What is the Positive Vision for Biden’s Second Term?
Voters want to join a team with a clear mission, not just hate the other side. A “pro-worker, pro-family, pro-America” agenda provides a path forward.
With Trump’s big win in Iowa on Monday, and the long odds facing the remaining Republican candidates, the 2024 general election match-up between the former and current presidents begins in earnest.
All indications point to a tedious slug fest between two party leaders that majorities of Americans strongly dislike—nearly six in ten U.S. adults hold unfavorable opinions of both Trump and Biden in Gallup’s latest polling.
Team Biden’s entry into the election thus far has been underwhelming and entirely retrospective. It’s not surprising that he’s either losing or barely ahead in many battleground states. He tried unsuccessfully last year to defend “Bidenomics” amid high inflation, and has now turned to framing the 2024 choice as a vote between democracy and authoritarianism.
Of course, as TLP/YouGov data shows, many Americans despise Trump—much more intensely than they despise Biden. Negative partisanship is certainly a component of a reelection strategy, particularly given Trump’s inability to widen his appeal with normal American voters or to dedicate himself to basic constitutional norms.
So Biden could eke out a win in the political game of “Who do you hate more—me or the other guy?” But it’s a risky proposition.
Can Biden and Democrats really sustain interest in their campaign over the next 10 months, motivate more people to vote, and persuade skeptical voters to join up with them employing an entirely backwards looking, rhetorically negative message?
Anger and fear do motivate some people to action, but these emotions also lead others to check out and become cynical—which probably helps Trump more than Biden.
There are very few successful organizations in society run entirely on anger and fear (other than the media which is part of the problem with contemporary politics).
Successful organizations need a well-defined mission, a common purpose, and an affirmative agenda that people understand in plain language.
What is the common purpose holding together Biden’s campaign and driving his vision for a second term?
No one knows yet because they haven’t outlined anything positive. There’s nothing concrete in any recent speeches; nothing on the campaign’s web site; nothing on any of its social media feeds; nothing from outside groups; nothing for supporters to rally behind.
It’s all negative “anti-MAGA” messaging, which purposefully or not, puts Trump not Biden at the center of public discussion—free media and attention that the former president craves more than anything.
The components of a positive vision should start with Biden’s personal character and values, and then build toward easily understood political goals and sentiments.
Despite the sharp divisions in public life today, many of which seem unbridgeable, we know that Joe Biden throughout his career has cared deeply about: the country and its basic values, his faith, the importance of workers, the standing of middle-class families, and the nation’s capacity to work together pragmatically to make things better for everyone.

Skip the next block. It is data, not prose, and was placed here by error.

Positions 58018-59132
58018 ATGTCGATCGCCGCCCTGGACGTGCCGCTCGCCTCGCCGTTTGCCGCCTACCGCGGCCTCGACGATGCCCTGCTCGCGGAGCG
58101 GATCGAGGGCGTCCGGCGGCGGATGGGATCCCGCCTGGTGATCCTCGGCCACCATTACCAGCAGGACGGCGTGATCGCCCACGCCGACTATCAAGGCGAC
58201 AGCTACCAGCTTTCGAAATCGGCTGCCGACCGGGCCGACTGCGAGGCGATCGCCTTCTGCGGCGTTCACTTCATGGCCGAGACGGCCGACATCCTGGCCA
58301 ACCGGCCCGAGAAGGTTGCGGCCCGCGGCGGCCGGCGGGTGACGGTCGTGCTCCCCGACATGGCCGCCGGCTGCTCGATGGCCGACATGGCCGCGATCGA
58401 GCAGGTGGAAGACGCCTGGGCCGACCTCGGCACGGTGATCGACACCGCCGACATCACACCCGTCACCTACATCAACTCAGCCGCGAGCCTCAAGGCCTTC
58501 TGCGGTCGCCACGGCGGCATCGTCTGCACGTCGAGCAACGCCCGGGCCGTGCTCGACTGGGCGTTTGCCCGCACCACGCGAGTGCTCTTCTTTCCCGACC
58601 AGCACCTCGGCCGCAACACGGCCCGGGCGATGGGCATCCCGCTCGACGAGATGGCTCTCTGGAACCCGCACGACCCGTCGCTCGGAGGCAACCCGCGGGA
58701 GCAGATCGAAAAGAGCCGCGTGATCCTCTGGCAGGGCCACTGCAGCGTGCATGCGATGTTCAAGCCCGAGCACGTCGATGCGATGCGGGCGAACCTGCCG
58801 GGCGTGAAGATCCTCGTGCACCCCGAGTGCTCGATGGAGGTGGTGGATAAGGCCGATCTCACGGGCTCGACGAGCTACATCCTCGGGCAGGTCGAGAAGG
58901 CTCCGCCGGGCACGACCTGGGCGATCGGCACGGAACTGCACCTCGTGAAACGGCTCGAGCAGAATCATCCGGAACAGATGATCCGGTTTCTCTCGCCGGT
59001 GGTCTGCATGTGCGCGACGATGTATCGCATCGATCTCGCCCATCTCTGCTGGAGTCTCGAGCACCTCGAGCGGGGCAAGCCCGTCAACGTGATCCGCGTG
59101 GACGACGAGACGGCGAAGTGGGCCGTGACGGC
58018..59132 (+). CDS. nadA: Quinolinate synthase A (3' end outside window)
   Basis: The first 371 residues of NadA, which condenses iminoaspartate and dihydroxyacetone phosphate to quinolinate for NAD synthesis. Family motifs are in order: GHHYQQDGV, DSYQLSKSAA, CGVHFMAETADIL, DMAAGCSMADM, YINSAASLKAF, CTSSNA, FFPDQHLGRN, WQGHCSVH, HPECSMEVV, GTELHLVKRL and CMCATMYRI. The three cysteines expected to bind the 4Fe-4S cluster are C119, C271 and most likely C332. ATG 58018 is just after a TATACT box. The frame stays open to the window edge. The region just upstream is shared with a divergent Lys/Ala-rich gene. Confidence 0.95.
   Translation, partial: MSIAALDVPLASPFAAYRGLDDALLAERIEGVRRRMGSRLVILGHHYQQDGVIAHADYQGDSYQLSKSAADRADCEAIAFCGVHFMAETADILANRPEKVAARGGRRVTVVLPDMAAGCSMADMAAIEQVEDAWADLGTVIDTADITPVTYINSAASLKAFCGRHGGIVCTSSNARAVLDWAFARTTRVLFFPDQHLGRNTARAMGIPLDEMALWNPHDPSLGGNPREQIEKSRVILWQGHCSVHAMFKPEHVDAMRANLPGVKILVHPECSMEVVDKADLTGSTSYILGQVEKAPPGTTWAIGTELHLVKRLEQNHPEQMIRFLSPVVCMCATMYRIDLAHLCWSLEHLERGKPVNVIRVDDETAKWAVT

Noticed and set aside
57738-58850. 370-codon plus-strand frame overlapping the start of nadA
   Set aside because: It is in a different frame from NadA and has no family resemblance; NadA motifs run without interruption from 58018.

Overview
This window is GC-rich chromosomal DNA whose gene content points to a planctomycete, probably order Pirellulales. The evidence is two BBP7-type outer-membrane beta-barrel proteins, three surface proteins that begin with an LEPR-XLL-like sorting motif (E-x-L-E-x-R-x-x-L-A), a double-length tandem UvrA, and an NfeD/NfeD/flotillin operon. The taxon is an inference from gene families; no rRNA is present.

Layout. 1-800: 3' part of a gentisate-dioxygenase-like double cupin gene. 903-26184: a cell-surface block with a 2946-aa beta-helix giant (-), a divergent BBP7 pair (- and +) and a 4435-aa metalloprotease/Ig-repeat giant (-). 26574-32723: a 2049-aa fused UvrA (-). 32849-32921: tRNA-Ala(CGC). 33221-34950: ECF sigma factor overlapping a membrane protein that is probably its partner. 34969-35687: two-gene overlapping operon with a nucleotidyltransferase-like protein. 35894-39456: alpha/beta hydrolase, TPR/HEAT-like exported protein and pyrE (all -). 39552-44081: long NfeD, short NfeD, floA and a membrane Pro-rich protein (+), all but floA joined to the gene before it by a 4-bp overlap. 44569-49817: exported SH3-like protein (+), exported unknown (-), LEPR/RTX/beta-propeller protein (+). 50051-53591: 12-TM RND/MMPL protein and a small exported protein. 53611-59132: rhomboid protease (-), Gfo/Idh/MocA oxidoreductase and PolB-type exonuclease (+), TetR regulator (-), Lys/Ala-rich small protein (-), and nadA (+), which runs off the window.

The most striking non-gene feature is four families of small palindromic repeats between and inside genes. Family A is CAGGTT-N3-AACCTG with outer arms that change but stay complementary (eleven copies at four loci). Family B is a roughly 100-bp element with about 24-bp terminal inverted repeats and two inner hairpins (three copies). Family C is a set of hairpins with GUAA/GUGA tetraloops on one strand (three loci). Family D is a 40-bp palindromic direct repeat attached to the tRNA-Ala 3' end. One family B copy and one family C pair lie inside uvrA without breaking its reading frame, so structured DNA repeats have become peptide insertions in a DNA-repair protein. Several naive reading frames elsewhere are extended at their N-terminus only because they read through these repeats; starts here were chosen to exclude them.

Biden is an old school Catholic Democrat who is committed to the well-being of working people and middle-class family values—a clear strength in a party awash in elite cultural norms. He believes in using American economic and military power to stand with our allies like Ukraine and Israel while others tear him down for doing so. As president, he worked with the other side to help pass important bipartisan legislation to strengthen American manufacturing, build up our national infrastructure, and protect our interests against outside threats from China and Russia.
The recipe for winning a presidential campaign is not that complicated—it’s two parts character/personality and one part organizational might/message.
So make Biden’s patriotism, his “pro-worker, pro-family, pro-America” agenda, and his pragmatism the centerpiece of a pitch for a second term.
To do this: (1) Reject all leftist rhetorical nonsense and activist priorities that preoccupy a minority of the party; (2) Occupy the center on immigration, energy issues, and crime and let voters know about it; and (3) Focus exclusively on policies that stand up for American workers, American businesses, American families, and American interests.
Biden should campaign as an economic nationalist and cultural moderate—his natural inclination.
Rather than just directing people to hate the other guy and his supporters, ask people to join a big-tent team dedicated to prosperity and opportunities for all Americans—and provide a hospitable invitation to those with misgivings about Democrats (and doubts about Trump) to give the president a second look.
Biden can try to scare people from now to November.
Or, he can simply state and exemplify through his actions and policy choices: “I love America. I love the American people. We’re a great nation. Thanks for giving me a chance to be your president. It’s an honor. I may not have your vote now but I hope to earn your trust and vote in the future. Let’s keep working together to make America the best it can be—for everyone, in every part of the country.”
At this point in American history, Biden probably can’t unite a country as politically divided as ours (and Trump certainly cannot). He’s not going to be a second FDR.
But President Biden might be able to bring together just enough people to win a second term—and continue advancing American economic and national security priorities—if he chooses to take the high road of earnest patriotism and genuine humility rather than the low road of anger and fear.